Illustration of stencil
The 25-point stencil used in the application. The center cell is white. Its value at the next time step is computed from all green, red, and blue cells. Cells along Z reside in local memory. Blue cells are communicated along X, green cells along Y.


The Wafer-Scale Engine (WSE) powering the CS-2 can be seen, for the purposes of this post, as an on-wafer, fully distributed memory machine. The approach relies on a tailored-designed localized broadcast patterns that can concurrently send, receive, and compute data, all at the hardware level. Moving data around between neighboring Processing Elements (PEs) can then be done extremely efficiently. The 3D domain is mapped onto the 2D PE map by simply collapsing the 3rd dimension.

diagram of 3D grid
Distribution of the 3D Grid over the Wafer-Scale Engine fabric. Z dimension resides in memory while X and Y are distributed over the fabric.


The comparisons described in the paper are done at the accelerator level (i.e., one CS-2 or one A100), ignoring any communication with the host. The A100s in TotalEnergies cluster have 40GB of on-device RAM. The first test is a weak scaling study (Weak scaling is defined as the relationship between the solution time and the number of processors for a fixed problem size, expressed per processor): the number of processing elements is increased as the problem size is increased. The test problem runs for 1,000 time steps.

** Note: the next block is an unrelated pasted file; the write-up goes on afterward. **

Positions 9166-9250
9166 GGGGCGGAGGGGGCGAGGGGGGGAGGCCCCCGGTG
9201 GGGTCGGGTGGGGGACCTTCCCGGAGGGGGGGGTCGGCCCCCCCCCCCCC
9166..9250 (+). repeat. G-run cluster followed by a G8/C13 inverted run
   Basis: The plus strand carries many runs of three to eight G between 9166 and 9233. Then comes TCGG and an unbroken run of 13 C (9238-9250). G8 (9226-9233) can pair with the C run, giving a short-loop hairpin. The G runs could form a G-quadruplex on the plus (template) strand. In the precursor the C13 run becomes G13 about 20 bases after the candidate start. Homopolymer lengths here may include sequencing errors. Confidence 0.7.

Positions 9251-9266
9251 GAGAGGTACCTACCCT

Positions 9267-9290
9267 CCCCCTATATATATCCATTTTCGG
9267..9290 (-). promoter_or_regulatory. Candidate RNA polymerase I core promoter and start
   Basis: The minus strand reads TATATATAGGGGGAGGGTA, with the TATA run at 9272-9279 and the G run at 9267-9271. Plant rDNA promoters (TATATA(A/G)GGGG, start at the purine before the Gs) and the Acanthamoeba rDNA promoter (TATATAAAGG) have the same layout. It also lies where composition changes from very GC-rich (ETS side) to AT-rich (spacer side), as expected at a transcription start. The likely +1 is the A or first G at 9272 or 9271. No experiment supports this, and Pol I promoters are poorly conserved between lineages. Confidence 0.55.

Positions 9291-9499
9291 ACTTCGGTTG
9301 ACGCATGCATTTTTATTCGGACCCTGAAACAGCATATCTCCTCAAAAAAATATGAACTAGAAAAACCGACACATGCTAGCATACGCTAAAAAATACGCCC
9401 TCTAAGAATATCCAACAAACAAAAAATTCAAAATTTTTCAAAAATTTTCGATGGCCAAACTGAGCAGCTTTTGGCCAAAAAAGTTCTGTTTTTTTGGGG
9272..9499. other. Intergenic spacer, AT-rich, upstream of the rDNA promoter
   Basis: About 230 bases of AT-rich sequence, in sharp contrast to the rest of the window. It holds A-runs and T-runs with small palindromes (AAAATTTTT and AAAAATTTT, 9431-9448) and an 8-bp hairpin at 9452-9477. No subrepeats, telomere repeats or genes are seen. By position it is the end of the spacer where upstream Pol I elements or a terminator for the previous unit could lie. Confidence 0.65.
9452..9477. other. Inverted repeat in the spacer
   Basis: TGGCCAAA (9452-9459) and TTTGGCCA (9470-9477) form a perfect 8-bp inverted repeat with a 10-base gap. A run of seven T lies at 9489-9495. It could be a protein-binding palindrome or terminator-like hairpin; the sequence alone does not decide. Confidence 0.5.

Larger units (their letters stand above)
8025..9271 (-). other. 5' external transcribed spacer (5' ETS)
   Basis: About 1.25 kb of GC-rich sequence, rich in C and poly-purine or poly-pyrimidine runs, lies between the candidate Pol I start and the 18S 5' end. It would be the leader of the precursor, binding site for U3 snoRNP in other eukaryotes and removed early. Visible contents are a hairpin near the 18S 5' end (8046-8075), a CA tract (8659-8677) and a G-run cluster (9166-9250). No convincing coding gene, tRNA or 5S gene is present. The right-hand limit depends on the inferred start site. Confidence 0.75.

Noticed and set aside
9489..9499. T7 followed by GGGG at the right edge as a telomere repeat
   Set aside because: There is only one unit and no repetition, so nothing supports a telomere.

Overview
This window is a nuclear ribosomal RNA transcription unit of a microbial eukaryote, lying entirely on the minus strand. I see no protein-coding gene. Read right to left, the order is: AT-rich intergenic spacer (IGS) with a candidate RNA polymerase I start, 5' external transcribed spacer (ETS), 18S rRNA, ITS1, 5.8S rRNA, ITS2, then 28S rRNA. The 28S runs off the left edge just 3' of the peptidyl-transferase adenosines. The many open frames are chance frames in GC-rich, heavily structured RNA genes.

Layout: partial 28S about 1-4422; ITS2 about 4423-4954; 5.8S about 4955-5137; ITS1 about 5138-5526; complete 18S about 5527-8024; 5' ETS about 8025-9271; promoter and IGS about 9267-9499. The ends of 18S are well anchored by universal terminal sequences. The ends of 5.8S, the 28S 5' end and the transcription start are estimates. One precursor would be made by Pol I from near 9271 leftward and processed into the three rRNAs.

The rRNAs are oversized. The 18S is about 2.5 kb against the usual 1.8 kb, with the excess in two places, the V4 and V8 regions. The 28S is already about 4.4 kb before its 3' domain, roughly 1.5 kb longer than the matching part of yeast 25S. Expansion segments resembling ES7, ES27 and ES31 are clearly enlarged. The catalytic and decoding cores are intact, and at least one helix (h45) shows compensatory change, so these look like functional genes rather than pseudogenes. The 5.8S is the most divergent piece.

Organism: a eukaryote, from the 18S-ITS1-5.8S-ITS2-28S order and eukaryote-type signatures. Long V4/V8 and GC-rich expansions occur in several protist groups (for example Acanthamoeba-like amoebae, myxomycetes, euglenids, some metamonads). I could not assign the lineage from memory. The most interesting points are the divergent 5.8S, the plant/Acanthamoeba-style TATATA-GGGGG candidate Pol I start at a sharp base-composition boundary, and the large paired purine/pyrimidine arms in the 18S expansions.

nx ny nz Throughput (Gcell/s) WSE-2 Time (s) A100 Time (s)
200 200 1000 534 0.075 0.79
400 400 1000 2,098 0.076 3.58
600 600 1000 4,732 0.076 8.00
755 900 1000 8,922 0.076 15.51

(nx, y and z are the number of cells in the x, y and z directions)

As can be seen, the time taken by the WSE-2 is constant regardless of the size of the problem, clearly depicting a compute-bound behavior. For the largest size shown here, the WSE-2 outperforms the A100 by more than 220x. The weak scaling efficiency of the WSE-2 is virtually perfect, greater than 98% for all sizes. To seasoned HPC practitioners, these are both astonishing results.

A roofline model analysis is also carried out and confirms that the implementation is indeed compute-bound. The total throughput of the WSE-2 reaches 503 TFLOPs, a remarkable value for a single device node.

The conclusions from this work are very promising for HPC applications on the WSE-2. The authors are currently pursuing more complicated applications, both on the stencil-based side and on a hybridization with Machine Learning (ML) applications, especially given the already proven capacity of the WSE-2 for those workloads. We can’t wait to report on those results.

Learn more

TotalEnergies and Cerebras: Accelerating into a Multi-Energy Future (blog post)
Powering Extreme-Scale HPC with Cerebras Wafer-Scale Accelerators (white paper)
The Cerebras Software Development Kit: A Technical Overview (white paper)
Massively scalable stencil algorithm (Mathias Jacquelin, Mauricio Araya-Polo, Jie Meng, Submitted to SuperComputing 2022)